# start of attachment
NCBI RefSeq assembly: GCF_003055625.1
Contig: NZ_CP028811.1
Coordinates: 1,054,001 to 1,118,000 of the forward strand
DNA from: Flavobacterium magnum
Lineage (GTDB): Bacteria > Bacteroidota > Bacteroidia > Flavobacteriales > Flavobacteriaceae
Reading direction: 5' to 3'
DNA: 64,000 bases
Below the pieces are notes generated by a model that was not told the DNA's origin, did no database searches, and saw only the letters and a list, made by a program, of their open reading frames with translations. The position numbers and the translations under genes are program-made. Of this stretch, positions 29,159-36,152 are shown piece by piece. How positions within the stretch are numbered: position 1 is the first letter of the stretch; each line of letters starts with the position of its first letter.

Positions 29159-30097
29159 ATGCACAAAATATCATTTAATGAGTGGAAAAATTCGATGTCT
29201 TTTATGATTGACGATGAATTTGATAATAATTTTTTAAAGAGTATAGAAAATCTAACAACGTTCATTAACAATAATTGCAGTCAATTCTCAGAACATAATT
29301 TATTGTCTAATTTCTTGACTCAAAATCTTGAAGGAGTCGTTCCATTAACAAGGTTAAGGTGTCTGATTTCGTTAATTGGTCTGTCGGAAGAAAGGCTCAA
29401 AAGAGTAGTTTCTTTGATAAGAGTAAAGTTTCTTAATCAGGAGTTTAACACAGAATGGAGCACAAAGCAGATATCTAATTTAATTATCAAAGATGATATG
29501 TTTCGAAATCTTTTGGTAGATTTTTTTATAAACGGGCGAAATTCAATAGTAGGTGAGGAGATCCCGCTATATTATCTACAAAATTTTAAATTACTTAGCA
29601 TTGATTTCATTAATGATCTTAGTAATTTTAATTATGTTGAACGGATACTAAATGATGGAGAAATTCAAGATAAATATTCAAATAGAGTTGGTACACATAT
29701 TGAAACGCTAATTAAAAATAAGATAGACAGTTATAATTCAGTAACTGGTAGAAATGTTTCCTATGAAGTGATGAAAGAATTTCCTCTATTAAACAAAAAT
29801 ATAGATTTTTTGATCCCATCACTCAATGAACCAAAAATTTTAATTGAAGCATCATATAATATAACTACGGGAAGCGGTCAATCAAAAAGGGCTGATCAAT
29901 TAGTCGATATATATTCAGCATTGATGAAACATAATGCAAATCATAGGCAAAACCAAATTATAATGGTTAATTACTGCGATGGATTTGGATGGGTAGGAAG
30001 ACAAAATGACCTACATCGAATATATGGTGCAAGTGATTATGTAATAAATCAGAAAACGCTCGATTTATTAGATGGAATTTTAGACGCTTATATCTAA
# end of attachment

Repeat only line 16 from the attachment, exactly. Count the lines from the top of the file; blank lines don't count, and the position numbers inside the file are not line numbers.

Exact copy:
29701 TGAAACGCTAATTAAAAATAAGATAGACAGTTATAATTCAGTAACTGGTAGAAATGTTTCCTATGAAGTGATGAAAGAATTTCCTCTATTAAACAAAAAT